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The Cost Of My First Car


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The Cost of Owning My First Car
When I was sixteen, I bought my first car, a 1951 Mercury. I paid $300, and insurance was $500 per year. It was all on me. Owning a car comes with ongoing costs, such as gasoline, maintenance, tires, and any improvements you might want to make.
As a young teenager, I soon discovered how to minimize these costs. Of course, I changed my own sparkplugs and oil. In those days (1957), sparkplugs lasted about 5,000-10,000 miles. And distributor points needed attention and replacement.
Tires did not hold up as well in those days. Flats and blowouts were common, and tires were expensive. If you had little money, used tires and re-caps (re-treads) were available. White sidewalls were the way to go in those days. The thinner white walls were replacing the wide white walls of the past. Service stations always had a rack of used tires with some remaining tread and were very cheap. Re-treads cost a bit more but were half the price of new tires. Later, re-treads for autos were banned due to safety concerns, but in 1957, safety was not high on the list. Seat belts did not appear for another six or seven years. If you crashed, there was a good chance you would be thrown through the windshield, but that only happened to others, not us.
Gasoline was cheap, about 25 cents a gallon, but still, there were times when you needed help. In those days, gas stations did not lock their pumps at night. You could go to a closed station and drain the remaining gasoline from each hose into a gas can. After visiting a few stations, you would have enough gas to cruise a bit at zero cost. I was amazed at how much gas remained in each hose. Friends sometimes chipped in a quarter or fifty cents so we could cruise.
You definitely had to make some changes to your car to “customize” it. One step was to have one or two coils cut off your front springs, which would lower it to get the desired “rake.” Hubcaps were a very important and personal thing, and they were not cheap. You needed hubcap locks, or they would end up on someone else’s car. “Spinner” hubcaps were popular, as were “moons” and “baby moons.”
Custom upholstery was desirable. If you could scrape together $200-$300, you could get a tuck and roll interior done in Tijuana (I went several times with friends.) If that was not an option, there were a myriad of seat covers available at budget prices. Stores like Pep Boys had a huge selection.
You could replace your car’s grille with one from another make or year, and I put grille pieces from a 1953 Desoto in my 51 Merc. Junkyards, such as Calvin's carried anything you wanted.
Clutches and transmissions were often casualties due to racing and “laying rubber.” I overcame my clutch issues by having Stu’s Clutches (in North Long Beach), beef up my pressure plate. Used transmissions could be bought from junkyards for as little as $14 exchange. They came with no guarantee. Sometimes we just had to buy another. We helped each other swap transmissions and clutches almost weekly, it seemed.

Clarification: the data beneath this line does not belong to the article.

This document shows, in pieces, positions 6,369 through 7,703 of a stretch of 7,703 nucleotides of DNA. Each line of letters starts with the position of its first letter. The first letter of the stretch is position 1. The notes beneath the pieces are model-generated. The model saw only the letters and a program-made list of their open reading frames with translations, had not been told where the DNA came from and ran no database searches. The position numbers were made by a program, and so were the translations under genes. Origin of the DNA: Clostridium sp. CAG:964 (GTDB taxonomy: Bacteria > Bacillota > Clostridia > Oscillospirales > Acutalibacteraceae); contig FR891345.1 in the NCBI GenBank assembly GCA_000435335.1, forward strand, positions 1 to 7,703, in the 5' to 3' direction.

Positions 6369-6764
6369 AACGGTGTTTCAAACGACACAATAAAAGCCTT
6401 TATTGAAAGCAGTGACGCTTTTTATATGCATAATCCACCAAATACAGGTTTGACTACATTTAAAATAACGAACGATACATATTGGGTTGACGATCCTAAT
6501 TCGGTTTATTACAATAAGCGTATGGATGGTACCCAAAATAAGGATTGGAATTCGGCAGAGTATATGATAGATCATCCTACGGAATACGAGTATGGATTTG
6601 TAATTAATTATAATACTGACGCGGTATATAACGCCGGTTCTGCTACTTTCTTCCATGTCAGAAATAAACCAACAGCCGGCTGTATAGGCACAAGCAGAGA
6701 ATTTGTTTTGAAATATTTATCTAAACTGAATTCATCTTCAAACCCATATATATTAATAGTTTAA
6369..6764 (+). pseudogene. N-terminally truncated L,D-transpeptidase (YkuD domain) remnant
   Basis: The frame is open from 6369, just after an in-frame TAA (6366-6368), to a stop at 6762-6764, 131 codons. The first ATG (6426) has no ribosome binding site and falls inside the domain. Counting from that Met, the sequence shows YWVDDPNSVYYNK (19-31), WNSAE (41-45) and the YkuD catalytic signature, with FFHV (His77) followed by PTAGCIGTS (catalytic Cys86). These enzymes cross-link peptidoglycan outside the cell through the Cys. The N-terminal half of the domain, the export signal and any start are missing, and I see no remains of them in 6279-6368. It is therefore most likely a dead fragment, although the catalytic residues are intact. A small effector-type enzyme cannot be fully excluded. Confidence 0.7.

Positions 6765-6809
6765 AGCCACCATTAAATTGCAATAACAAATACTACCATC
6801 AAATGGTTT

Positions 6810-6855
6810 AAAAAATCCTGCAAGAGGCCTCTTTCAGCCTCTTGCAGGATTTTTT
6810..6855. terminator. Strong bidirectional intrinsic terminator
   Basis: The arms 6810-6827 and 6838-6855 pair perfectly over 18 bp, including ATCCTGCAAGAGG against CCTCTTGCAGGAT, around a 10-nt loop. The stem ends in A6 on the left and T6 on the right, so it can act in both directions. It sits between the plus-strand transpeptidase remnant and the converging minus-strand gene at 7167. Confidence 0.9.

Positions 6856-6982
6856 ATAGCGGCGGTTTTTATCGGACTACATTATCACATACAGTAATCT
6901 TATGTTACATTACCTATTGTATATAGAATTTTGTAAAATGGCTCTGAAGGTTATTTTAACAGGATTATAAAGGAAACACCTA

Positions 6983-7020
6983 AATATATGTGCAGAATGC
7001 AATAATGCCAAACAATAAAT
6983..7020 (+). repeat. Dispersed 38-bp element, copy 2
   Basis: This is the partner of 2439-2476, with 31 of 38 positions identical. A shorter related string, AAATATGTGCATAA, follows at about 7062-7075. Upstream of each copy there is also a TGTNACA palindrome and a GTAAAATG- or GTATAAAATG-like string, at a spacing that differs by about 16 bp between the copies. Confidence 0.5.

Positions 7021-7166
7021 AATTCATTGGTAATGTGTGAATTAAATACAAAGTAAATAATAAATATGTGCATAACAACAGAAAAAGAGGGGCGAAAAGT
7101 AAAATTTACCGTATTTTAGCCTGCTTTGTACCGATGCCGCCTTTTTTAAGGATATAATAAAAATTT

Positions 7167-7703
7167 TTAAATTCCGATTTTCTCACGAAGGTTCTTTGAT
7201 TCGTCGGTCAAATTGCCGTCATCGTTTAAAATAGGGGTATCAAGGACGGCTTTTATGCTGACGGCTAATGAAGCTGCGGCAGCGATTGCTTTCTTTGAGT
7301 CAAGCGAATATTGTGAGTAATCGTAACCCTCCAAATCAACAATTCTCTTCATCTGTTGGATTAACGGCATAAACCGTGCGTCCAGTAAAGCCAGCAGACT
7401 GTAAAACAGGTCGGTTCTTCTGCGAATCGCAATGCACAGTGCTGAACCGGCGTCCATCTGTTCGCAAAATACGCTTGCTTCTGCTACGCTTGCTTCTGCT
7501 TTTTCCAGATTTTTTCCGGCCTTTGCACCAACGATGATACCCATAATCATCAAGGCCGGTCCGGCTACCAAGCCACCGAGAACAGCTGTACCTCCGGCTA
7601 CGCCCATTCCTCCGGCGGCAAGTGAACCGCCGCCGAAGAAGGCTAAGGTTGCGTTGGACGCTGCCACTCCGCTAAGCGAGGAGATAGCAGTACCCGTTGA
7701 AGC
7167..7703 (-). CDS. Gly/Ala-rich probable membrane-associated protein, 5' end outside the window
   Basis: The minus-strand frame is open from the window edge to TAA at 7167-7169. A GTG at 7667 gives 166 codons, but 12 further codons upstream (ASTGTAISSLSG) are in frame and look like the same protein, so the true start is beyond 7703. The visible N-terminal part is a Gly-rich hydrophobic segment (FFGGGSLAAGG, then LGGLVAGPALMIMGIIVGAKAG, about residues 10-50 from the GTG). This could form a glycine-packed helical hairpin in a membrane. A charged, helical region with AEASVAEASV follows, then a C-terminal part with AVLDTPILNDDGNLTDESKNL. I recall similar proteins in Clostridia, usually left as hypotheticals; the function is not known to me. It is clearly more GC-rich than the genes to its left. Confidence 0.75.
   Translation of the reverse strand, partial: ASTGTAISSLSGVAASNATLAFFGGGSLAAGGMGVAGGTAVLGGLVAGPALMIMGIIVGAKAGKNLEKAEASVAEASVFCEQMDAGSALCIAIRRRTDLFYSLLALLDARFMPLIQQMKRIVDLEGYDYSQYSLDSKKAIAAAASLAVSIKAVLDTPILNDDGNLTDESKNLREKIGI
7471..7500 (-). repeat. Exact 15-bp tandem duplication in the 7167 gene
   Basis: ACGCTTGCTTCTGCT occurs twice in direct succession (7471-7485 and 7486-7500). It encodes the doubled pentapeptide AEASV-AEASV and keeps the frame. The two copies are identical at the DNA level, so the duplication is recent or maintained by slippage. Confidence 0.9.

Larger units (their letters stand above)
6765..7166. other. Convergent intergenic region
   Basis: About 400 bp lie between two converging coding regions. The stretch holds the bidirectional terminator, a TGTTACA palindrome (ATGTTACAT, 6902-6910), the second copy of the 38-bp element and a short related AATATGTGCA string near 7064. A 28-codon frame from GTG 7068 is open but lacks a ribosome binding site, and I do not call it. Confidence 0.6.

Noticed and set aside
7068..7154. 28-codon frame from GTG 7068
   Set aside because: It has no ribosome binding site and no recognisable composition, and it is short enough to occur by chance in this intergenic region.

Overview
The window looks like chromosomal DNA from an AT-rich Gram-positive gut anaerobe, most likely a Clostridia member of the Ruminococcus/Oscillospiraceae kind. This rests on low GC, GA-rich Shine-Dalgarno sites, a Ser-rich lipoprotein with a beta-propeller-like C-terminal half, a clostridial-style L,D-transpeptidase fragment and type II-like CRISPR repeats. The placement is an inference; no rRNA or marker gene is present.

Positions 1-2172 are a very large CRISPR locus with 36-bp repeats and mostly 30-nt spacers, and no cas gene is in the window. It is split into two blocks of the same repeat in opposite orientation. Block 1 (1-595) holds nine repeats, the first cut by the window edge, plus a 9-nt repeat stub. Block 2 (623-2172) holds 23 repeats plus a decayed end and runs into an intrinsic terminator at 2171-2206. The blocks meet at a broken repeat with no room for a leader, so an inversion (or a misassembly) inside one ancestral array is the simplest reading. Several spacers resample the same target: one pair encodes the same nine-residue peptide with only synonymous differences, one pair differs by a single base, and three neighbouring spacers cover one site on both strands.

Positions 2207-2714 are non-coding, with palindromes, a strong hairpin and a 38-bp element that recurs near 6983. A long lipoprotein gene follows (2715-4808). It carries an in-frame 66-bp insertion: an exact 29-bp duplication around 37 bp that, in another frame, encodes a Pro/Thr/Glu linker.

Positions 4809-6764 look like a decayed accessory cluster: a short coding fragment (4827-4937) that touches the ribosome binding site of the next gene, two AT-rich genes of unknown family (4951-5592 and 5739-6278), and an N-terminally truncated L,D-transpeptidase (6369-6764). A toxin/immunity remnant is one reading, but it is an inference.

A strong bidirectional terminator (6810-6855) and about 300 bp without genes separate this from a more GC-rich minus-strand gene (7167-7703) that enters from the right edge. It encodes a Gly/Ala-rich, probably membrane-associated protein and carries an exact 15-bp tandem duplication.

Paint and pinstriping were additional costs for some. We would sometimes rent a paint booth and spray them ourselves. If you had the money, there were several big-name painters such as Larry Watson, who were available locally. The professionals were a big step up.
Once you had your car running well, you took it to Lion’s Drag Strip to see just how fast it was. Most of us came away disappointed. It seemed much faster on the streets.
My first car was pretty average, although I would gladly have it back today. It was a simpler time. I was very fortunate to have had those experiences and lived this long to remember what fun it was.

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My first car was a 1981 Ford Courier.. It was an Old construction truck from a friends soils company..He was sending them to auction and had me come down to his shop and said pick one out and then said 500 bucks and take it away.In No way was it fancy at all it had an AM radio and no carpet Bench seat and as Plain as it could be and well worn out..I thought it was Great at First and replaced the Battery and starter and Alternator as it would always have an issue starting. The solution to that always seemed to have friends along so we could Push start it and get going.Well I got frustrated doing that sold it too a Neighbor who owned a custom car business he repainted the truck and wheels and interior and drove it for 100k without an issue..lol..

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The first car I got for Christmas was a 1955 Ford Victoria (not the Crown Vic) my report card came shortly after and my parents took the car back.  Short lived excitement. Saved my money from working at Knotts Berry Farm. I bought a1969 Cougar and drove that for a few years and did a lot of street racing.  

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my first car was a 1972 Subaru DL 2-Door.  someone my mom used to work with "gave" it to me, but my mom said I had to pay something.  So, I donated $100 to the Lady's church.  everyone was happy.  I BEAT that car mercilessly.  If I yanked on the steering wheel & "power shifted" it, I could "get rubber" in all 4 gears.  LMAO.  by the time I was done with it, I had to skip 3rd gear & goto 4th, because it would pop out of 3rd...... 

My second car (which I owned @ the same time) was a 71 or 72 beetle.  I had to have 2 cars because the motor was out of the bug more often than it was in it....  LOL.

My third car was an 86 Honda Iterceptor

My Fourth car was a 1958, Aircraft Carrier, USS Independence.  I spent 4 years working on her & never got to drive her.  LOL.

From there on its been a blur...

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